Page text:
It’s always been hard to take Naomi Schaefer Riley seriously. Hers is a brand of politically-motivated “journalism” only considered credible by the likes of people like Bill O’Reilly. In an effort to expose students to multiple points of view, I recently taught Riley’s book The Faculty Lounges in my higher education policy course, and my undergraduates found it laughable. It’s essentially a series of empty claims and distorted facts with little evidentiary basis (seriously, she thinks teacher tenure is a ‘main driver’ of rising college costs!), much like the little talks she’s given around the country promoting it.
So I was a little surprised when the Chronicle of Higher Education hired her to join Brainstorm. But, I thought, perhaps she knows a little more than her book revealed– and I like to read debates on blogs, so why not bring her on? A former Brainstormer myself (I blogged from June 2009-July 2010 and resigned only because the time commitment was interfering with raising a new baby), I have long appreciated the freedom the editors provide to bloggers. But that reign isn’t without limits–here’s the main caution I was given when I began blogging for CHE: “In submitting postings, you warrant that they are original, do not infringe another’s copyright or proprietary rights, and do not violate any person’s right of privacy. You also warrant that your article will contain no libelous or other unlawful material. You agree to cooperate fully with The Chronicle in responding to and defending against any third-party claims relating to your postings.”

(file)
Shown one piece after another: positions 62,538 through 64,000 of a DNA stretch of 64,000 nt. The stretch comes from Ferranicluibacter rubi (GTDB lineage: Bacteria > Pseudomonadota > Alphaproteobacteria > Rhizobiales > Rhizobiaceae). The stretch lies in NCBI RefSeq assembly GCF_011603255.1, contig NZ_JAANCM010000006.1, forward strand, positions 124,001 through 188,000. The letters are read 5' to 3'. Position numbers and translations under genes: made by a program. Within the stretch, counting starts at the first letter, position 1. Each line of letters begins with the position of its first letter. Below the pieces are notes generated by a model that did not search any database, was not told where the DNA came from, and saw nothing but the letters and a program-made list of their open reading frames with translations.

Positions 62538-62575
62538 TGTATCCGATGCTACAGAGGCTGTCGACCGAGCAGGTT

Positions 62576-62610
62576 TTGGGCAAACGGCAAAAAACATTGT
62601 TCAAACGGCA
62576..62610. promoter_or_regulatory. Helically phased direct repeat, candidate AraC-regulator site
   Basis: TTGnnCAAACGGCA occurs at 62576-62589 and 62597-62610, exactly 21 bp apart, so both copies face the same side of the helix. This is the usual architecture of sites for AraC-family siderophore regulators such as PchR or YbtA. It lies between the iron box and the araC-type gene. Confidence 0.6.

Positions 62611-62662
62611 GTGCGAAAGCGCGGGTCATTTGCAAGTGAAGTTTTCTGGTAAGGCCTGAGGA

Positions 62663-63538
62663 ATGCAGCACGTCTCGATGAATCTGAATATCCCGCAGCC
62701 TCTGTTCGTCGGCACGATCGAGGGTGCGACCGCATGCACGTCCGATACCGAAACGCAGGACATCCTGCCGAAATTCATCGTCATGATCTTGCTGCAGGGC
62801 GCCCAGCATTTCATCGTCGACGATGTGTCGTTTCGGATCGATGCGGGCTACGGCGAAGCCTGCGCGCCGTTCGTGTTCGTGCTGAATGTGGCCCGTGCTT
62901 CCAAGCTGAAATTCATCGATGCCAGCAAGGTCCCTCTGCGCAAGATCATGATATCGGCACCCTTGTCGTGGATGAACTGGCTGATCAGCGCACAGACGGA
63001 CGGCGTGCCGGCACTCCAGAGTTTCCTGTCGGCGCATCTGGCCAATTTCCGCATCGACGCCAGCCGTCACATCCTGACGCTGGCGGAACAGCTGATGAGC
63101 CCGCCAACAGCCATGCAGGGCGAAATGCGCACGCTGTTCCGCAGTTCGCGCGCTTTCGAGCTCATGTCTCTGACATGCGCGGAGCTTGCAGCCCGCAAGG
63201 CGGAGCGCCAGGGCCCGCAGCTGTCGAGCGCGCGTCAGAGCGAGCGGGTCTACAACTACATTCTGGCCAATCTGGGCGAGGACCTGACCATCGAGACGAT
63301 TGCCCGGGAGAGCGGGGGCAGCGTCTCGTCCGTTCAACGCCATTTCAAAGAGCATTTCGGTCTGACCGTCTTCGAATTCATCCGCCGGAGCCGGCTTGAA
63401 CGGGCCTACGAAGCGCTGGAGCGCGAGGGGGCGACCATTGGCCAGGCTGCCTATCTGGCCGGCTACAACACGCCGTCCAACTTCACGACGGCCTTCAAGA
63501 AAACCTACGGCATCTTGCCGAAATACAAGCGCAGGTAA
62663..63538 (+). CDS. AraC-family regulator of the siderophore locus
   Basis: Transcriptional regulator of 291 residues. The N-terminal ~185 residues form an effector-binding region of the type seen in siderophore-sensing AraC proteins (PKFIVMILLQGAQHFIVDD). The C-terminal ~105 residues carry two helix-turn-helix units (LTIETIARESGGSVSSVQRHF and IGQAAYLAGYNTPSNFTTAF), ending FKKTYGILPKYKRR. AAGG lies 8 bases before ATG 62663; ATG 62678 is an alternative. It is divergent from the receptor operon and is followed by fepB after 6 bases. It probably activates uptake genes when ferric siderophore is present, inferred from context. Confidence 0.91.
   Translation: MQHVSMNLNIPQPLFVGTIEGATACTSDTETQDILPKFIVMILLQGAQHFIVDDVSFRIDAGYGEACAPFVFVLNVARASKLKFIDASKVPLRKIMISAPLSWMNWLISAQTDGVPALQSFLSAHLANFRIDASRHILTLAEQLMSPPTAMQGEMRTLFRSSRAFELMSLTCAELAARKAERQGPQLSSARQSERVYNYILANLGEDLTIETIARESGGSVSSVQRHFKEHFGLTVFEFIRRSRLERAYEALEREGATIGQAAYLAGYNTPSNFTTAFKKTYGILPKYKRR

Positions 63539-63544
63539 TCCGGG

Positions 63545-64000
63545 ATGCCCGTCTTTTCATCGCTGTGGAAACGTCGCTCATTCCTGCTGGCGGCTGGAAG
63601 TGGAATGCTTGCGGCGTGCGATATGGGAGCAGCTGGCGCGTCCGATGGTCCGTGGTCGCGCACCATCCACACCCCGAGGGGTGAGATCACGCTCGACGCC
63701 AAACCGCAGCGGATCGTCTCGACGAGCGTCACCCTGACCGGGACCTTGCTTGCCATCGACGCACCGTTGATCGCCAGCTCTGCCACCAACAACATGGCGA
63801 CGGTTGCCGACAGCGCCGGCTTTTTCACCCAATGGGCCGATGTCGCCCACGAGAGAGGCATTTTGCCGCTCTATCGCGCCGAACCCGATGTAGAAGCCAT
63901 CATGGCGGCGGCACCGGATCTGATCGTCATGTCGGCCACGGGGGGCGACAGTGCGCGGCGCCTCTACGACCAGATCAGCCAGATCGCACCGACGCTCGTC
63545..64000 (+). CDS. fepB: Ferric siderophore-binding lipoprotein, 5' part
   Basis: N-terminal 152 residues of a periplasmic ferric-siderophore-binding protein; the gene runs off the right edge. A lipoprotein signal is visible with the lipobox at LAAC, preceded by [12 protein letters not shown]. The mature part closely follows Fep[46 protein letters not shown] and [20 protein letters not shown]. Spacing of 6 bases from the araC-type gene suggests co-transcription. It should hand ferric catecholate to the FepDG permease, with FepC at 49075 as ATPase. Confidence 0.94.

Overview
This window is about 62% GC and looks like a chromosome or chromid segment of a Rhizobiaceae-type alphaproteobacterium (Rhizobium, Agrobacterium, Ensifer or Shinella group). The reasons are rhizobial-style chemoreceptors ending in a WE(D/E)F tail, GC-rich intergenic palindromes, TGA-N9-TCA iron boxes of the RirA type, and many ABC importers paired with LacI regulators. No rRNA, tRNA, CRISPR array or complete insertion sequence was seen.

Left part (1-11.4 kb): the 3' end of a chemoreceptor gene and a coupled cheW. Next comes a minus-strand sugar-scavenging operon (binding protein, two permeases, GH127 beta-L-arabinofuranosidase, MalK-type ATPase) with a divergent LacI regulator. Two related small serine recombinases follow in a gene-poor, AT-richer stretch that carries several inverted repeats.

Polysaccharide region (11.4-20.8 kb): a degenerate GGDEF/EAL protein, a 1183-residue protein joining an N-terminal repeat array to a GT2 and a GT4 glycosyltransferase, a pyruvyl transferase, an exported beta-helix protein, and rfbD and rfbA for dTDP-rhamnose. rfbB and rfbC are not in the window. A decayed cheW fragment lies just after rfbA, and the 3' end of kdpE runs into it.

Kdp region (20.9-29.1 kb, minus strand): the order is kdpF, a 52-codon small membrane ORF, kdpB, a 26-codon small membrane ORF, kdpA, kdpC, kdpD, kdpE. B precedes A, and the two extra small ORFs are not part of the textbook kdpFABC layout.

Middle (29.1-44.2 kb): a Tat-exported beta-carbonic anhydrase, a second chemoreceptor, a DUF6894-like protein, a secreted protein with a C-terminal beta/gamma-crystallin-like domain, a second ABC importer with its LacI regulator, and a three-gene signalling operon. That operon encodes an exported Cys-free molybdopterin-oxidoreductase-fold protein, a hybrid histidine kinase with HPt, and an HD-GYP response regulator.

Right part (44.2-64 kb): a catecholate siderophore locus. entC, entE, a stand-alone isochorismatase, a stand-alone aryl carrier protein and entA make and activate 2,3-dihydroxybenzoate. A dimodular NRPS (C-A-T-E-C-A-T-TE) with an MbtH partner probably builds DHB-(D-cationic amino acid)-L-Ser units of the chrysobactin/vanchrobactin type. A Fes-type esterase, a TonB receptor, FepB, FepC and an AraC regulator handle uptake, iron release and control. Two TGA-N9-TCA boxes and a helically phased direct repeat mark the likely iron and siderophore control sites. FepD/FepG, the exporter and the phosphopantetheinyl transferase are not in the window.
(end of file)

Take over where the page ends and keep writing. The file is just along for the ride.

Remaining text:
I took those words very seriously. Before posting, I always asked myself “Is this really appropriate for a large, authoritative venue like CHE?” If I was being critical of someone else, which I often was, I made certain I respected CHE by assembling all of my facts, linking to citations, and asking someone else to read it over before publishing. And I certainly never aimed to do any harm. If I had an opinion that I couldn’t fully research and prepare a reasonable defense of quickly, I reserved it for my personal blog–read by 100s, not 1000s.
Riley clearly doesn’t share my respect for the Chronicle of Higher Education. Why am I not surprised, given her disrespect for academia more generally? What she wrote this week about Black Studies departments was emotion-laden spewing, a venomous disdainful piece directed at young women scholars of color. She offered not a single fact on which to rest her case. She clearly aimed to harm these scholars by calling for the end of their discipline, ridiculing their dissertations, and she did so without even reading their dissertations (e.g. without investigating whether there was any truth to her claims of irrelevance). The last issue regarding libel–whether she caused actual harm–remains to be determined. The truth is, it’s quite possible: let’s ask these women whether Riley has cost them valuable time better spent on their work or whether they are receiving hate mail causing emotional distress.
Admittedly, I’m no lawyer. But whether or not she really broke her contract by writing something libelous, Riley definitely thumbed her nose at CHE and undermined the paper’s credibility, damaging its relationship with scholars nationwide. That’s a damn shame. She ought to be fired for that abuse of power. CHE need not continue to lend her its platform. Let her go.